Chicago 17th Author-Date

(formerly Chicago 17th B)

Please check the assignment formatting requirements for your individual unit as they may differ from the advice provided in the Chicago manual. PhD and Masters by research students should consult the relevant publication manual for formatting information.

Page layout

  • Begin the reference list on a new page at the end of your work
  • Place the label References, centred on the top of the page
  • Apply a hanging indent of 1.27cm to each reference list entry

Order of references

  • Arrange the list alphabetically by the first author’s surname (family name) or the organisation name. Where there is no author, use the first word of the title (other than A, An, or The)
  • If there are multiple works by the same author(s), order by publication date with the oldest ones first. References with no date (n.d.) appear after references with dates
  • If there are multiple works by the same author(s) published in the same year, order alphabetically by the title of the work. Add a, b, c after the year to differentiate the works

Title capitalisation

  • All titles should appear in headline-style capitalisation (where each significant word is capitalised). Example: Youth Subcultures: Theory, History and the Australian Experience

DOIs and URLs

  • A DOI (Digital Object Identifier) is a string of numbers, letters and symbols which uniquely identifies, and creates a permanent link to a journal article, book or other online document, e.g. 10.1108/HER-10-2015-0023.
  • In the Chicago style, DOIs are preceded by For example:
  • The DOI is given preference over the URL due to its stable nature. If one has been assigned, include it in your reference list entry.
  • If you cannot locate a DOI, include the online article, book or document’s URL.
  • DOIs and URLs are presented as plain text links, preceded by https://… and followed by a full stop. For example:

Where can I find the DOI?
DOIs will usually be presented on the first page of an article or with the publication details. If you cannot locate a DOI, do a quick search in the document by clicking CTRL + F (Windows) or Command + F (Mac) and entering doi in the search box

Sample reference list


Arkoudis, Sophie, Mollie Dollinger, Chi Baik, and Allan Patience. 2019. “International Students’ Experience in Australian Higher Education: Can We Do Better?” Higher Education 77 (5): 799-813.

The Australian. 2016. “A Higher Education Return.” August 18, 2016.

ABS (Australian Bureau of Statistics). 2021. Education and Work, Australia. Canberra, ACT: ABS.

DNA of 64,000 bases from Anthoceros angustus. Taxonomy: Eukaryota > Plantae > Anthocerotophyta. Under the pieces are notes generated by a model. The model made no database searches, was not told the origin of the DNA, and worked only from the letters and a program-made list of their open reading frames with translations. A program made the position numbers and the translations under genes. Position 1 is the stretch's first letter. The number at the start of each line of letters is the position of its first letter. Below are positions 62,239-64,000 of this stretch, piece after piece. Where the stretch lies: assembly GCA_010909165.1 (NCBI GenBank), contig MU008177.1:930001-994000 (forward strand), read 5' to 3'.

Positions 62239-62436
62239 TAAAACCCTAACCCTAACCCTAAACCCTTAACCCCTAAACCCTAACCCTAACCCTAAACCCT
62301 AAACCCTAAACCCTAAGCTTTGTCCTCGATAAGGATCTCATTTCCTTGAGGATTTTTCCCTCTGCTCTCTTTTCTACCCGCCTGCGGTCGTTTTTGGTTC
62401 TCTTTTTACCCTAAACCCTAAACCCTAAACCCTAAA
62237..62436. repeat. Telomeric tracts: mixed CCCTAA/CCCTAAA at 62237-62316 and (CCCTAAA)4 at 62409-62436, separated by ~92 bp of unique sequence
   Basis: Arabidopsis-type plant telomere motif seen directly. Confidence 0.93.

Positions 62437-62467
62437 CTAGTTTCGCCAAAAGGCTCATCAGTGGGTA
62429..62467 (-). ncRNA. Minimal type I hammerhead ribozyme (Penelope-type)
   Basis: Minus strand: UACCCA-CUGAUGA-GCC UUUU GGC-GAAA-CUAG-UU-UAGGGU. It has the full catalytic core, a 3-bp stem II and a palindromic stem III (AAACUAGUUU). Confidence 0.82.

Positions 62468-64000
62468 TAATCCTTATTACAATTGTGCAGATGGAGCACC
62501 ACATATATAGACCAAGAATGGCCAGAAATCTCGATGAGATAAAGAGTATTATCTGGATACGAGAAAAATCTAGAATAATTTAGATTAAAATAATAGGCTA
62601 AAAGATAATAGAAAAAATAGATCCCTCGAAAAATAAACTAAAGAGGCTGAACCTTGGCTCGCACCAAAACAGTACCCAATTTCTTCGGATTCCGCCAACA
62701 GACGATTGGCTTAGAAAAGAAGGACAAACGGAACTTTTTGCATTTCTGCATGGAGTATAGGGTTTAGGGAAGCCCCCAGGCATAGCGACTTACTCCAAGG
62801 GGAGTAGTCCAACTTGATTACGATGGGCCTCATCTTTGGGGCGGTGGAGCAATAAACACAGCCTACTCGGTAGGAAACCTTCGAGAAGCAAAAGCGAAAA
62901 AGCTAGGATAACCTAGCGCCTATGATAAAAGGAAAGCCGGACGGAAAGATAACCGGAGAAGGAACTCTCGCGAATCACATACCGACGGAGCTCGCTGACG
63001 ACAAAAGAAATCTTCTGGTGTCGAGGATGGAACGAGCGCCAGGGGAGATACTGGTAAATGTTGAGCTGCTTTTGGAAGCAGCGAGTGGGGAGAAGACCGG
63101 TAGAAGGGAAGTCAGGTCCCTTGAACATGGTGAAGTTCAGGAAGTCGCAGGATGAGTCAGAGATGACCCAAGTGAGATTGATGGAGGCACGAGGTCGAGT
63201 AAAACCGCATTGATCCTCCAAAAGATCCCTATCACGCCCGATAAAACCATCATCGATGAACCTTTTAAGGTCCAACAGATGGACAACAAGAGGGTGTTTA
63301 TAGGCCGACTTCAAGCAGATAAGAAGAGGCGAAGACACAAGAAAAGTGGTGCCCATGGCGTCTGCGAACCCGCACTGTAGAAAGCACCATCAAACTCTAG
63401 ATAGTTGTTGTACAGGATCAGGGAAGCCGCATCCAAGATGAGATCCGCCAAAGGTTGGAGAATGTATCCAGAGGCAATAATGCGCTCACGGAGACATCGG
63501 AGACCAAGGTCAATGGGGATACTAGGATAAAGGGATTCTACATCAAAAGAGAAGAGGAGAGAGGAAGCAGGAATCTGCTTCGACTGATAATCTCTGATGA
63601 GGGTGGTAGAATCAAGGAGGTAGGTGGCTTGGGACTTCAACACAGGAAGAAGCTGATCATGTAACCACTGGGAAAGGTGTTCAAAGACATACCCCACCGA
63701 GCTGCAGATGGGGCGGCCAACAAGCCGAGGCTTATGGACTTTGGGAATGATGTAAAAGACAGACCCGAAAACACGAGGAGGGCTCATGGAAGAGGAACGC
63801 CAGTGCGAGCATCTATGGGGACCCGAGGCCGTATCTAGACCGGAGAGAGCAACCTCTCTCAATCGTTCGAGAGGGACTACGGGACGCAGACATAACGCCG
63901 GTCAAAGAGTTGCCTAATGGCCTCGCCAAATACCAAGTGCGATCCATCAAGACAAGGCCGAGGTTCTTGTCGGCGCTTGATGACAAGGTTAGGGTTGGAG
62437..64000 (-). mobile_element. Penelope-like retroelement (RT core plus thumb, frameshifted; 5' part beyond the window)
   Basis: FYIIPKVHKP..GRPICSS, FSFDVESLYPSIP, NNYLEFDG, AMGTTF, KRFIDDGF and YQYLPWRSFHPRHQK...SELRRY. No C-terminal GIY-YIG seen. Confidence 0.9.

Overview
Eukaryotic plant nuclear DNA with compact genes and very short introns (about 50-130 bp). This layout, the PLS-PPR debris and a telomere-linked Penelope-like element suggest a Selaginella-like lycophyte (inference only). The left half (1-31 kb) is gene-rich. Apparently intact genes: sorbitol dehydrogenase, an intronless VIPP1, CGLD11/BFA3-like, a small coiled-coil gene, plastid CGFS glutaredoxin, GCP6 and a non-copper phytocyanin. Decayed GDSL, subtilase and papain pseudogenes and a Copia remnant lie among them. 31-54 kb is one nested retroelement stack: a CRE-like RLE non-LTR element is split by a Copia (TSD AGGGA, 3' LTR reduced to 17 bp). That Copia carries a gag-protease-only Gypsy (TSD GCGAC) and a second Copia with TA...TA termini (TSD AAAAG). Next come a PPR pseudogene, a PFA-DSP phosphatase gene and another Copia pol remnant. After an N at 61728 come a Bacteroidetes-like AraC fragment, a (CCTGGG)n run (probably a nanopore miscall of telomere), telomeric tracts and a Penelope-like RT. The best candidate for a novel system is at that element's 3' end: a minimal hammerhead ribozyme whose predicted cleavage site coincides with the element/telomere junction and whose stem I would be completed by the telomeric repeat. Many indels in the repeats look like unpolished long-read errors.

Boulton, Chris A., Emily Hughes, Carmel Kent, Joanne R. Smith, and Hywel T. P. Williams. 2019. “Student Engagement and Wellbeing Over Time at a Higher Education Institution.” PLoS ONE 14 (11): e0225770.

Forsyth, Hannah. 2014a. “Dreaming of Higher Education.” Southerly 74 (2): 119-142.

Forsyth, Hannah. 2014b. A History of the Modern Australian University. Sydney: NewSouth Publishing.

Forsyth, Hannah. 2017. “Post-War Political Economics and the Growth of Australian University Research, c.1945-1965.” History of Education Review 46 (1): 15-32.

MIT (Massachusetts Institute of Technology). 2019. The Future of Higher Education in the Age of Disruption. YouTube video, 47:32.

Rudick, C. Kyle, and Deanna P. Dannels. 2018. “ ‘Yes, and …’: Continuing the Scholarly Conversation About Immigration and Higher Education.” Communication Education 67 (1): 120-123.

Tierney, William G., and Michael Lanford. 2016. “Conceptualizing Innovation in Higher Education.” In Higher Education: Handbook of Theory and Research edited by Michael B. Paulsen, 1-40. Cham, Switzerland: Springer.

UNESCO (United Nations Educational, Scientific and Cultural Organization). 2016. Global Education Monitoring Report, 2016: Place: Inclusive and Sustainable Cities. Paris, France: UNESCO.

UNESCO (United Nations Educational, Scientific and Cultural Organization). n.d. “Education Transforms Lives.” UNESCO. Accessed January 31, 2023.

The World Bank. 2021. “Higher Education.” The World Bank.

Referencing checklist

This brief checklist highlights some general points to pay attention to when editing your in-text citations and reference list. For the components and formatting required for specific reference types, please consult the relevant sections of this Chicago referencing guide.

In-text citations

Example: (Smith, Jones, and Lopez 2018).

Reference list

Example: Smith, Ben, Brooke A. Burke, and Jay M. Lopez.

Example: Networked Privacy: How Teenagers Negotiate Context in Social Media